Launch Slideshow

Cranbrook Art Museum and Library

Cranbrook Art Museum and Library

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    Cranbrook Archive

    A view of the Cranbrook Art Museum when it first  opened in 1942.

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    Cranbrook Archive

    A view of the Cranbrook Art Museum in 1972. The  signature ceiling coffers had been turned off and retrofitted with an  adjustable track mounted lighting system.

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    James Haefner

    A view of the north gallery. The new ceiling  coffers serve to articulate and organize the museum galleries and reinstate  architect Eliel Saarinen's original architectural vision.

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    James Haefner

    The main entry gallery.

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    Cranbrook Archive and SmithGroupJJR

    SmithGroupJJR found Eliel Saarinen's original detail drawings for the coffered ceiling in the Cranbrook archive and used them as an underlay to figure out how to detail the new retrofitted linear white LED lighting system.

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    James Haefner

    A view of the south gallery.

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    James Haefner

    A view of the south gallery with the addition of  the fully directional accent lighting.

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    James Haefner

    In the main gallery, a close-up view of the  modified coffer intersection with track accent lighting component.

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    James Haefner

    The main entry gallery.

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    James Haefner

    The lower gallery and the link between the museum  and the new Collections Addition.

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    James Haefner

    In the Collections Addition, which houses storage  and conservation facilities, the lighting designers wanted to create a contrast  to the lighting approach in the museum galleries. A metal-grate system hangs  below the ceiling so that the downlights, which have fluorescent fill, create  texture on the walls.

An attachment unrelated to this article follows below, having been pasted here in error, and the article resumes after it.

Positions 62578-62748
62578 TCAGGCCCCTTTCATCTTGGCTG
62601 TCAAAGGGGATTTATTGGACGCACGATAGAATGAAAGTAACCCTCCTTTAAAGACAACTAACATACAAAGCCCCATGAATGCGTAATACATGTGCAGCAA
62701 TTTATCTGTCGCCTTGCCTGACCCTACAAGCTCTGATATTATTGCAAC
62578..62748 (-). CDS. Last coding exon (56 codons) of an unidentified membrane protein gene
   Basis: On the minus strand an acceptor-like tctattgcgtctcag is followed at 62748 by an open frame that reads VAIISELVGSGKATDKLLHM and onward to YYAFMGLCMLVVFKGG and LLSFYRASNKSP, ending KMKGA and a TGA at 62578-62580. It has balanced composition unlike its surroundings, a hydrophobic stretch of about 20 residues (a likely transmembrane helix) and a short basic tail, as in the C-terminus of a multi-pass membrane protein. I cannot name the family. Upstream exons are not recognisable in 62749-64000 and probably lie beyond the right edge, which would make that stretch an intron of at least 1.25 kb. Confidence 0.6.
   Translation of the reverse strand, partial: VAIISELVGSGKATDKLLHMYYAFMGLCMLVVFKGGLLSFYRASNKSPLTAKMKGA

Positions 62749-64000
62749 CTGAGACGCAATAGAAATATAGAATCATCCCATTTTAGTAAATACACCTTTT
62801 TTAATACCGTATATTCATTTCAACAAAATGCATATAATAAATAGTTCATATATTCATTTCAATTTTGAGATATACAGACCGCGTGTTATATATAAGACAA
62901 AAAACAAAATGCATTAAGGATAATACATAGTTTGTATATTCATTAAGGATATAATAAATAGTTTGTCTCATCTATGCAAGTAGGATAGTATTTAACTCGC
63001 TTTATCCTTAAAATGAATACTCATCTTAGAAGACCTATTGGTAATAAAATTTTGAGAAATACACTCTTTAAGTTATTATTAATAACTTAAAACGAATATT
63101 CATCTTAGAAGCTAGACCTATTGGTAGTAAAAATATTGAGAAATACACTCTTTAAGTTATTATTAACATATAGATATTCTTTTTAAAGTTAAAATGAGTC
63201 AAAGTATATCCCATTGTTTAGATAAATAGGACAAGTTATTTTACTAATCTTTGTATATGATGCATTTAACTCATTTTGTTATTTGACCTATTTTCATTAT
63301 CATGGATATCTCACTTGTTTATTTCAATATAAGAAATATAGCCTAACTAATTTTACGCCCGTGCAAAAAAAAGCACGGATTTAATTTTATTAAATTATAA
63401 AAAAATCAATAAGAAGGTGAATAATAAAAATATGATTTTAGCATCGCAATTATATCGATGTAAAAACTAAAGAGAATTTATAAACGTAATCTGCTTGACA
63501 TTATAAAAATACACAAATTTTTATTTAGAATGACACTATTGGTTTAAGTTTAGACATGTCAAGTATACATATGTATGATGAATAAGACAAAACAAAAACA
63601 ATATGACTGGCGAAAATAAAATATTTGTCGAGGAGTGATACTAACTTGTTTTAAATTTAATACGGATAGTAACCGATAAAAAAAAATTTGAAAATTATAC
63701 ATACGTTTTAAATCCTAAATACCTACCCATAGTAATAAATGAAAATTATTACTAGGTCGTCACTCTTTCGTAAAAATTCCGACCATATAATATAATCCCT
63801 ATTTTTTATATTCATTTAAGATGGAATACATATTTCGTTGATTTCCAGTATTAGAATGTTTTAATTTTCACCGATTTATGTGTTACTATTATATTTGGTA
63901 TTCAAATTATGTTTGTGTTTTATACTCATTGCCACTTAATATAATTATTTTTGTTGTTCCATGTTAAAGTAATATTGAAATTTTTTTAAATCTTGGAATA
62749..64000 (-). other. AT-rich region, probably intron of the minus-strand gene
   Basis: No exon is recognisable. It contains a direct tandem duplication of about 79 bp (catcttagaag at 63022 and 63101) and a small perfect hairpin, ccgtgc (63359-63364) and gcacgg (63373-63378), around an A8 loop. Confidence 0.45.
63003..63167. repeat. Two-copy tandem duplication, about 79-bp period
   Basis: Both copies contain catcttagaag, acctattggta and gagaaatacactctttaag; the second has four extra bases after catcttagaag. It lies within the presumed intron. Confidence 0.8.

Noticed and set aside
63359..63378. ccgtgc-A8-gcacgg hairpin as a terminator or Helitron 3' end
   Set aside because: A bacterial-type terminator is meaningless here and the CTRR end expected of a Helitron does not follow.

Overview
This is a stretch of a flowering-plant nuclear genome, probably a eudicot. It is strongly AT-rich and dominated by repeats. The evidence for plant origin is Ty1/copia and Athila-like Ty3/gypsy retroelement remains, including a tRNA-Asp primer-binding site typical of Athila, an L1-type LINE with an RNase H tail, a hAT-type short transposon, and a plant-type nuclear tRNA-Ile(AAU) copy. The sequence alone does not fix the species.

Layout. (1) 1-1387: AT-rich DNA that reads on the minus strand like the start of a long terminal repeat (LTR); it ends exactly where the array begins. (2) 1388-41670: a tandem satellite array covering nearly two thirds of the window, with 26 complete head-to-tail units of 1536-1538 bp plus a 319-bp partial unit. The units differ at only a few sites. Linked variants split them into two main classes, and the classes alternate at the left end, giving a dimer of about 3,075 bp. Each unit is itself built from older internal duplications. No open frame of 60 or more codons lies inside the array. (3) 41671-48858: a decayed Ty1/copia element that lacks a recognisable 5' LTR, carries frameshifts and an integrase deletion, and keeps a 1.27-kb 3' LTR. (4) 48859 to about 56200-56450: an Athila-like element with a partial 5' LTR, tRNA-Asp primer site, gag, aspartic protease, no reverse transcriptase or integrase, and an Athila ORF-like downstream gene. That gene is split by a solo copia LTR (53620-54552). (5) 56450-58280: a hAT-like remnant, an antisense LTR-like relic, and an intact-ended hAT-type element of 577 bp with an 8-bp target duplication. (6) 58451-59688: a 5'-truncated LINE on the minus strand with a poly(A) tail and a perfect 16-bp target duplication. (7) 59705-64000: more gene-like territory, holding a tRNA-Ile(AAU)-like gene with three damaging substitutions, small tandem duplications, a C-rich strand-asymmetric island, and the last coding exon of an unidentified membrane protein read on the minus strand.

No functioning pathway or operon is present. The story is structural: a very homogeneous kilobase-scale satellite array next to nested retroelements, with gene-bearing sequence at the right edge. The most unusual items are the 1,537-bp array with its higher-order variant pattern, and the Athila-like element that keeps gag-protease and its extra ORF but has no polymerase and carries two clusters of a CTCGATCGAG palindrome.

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    James Haefner

    One of the areas in the new Collections Addition  where stored art is displayed.

 

Built in 1942 on the campus of Eliel Saarinen's Cranbrook Academy of Art, the Cranbrook Art Museum houses a permanent collection and plays host to traveling exhibitions. In the mid-2000s, however, outdated mechanical systems threatened both the museum's accreditation status and the art. SmithGroupJJR was hired to renovate the structure and add a new building for storage of the museum's growing collection.

When lighting designer Jeff Gerwing, principal of the firm's in-house lighting group, visited the museum, the lights were turned off and the coffers were compromised by secondary tracklighting. After a visit to Cranbrook's archives to look at the original documents, Gerwing discovered that Saarinen had installed the newest lighting technology for the time—fluorescent tubing—into a custom-designed luminous ceiling.

Like Saarinen, Gerwing and his team used the latest technology available when they started the project in 2008. They wanted the coffer system to be dimmable. LEDs were the solution, both for their lumen output and efficacy, as well as from a conservation standpoint. At the time, though, an off-the-shelf linear white-light LED solution didn't exist. They worked with Color Kinetics to design a new fixture that provided a diffuse light. In selecting a secondary layer of light, the designers channeled the legendary architect, choosing a cylindrical trackhead with a simple stem and no yoke—a minimalist look that the modernist would have liked.

Jury Comments: The luminous ceiling is beautiful and the restoration of the coffers is well done. • Nice job of balancing the amount of illumination in the space so that the lighting doesn't compete with the art.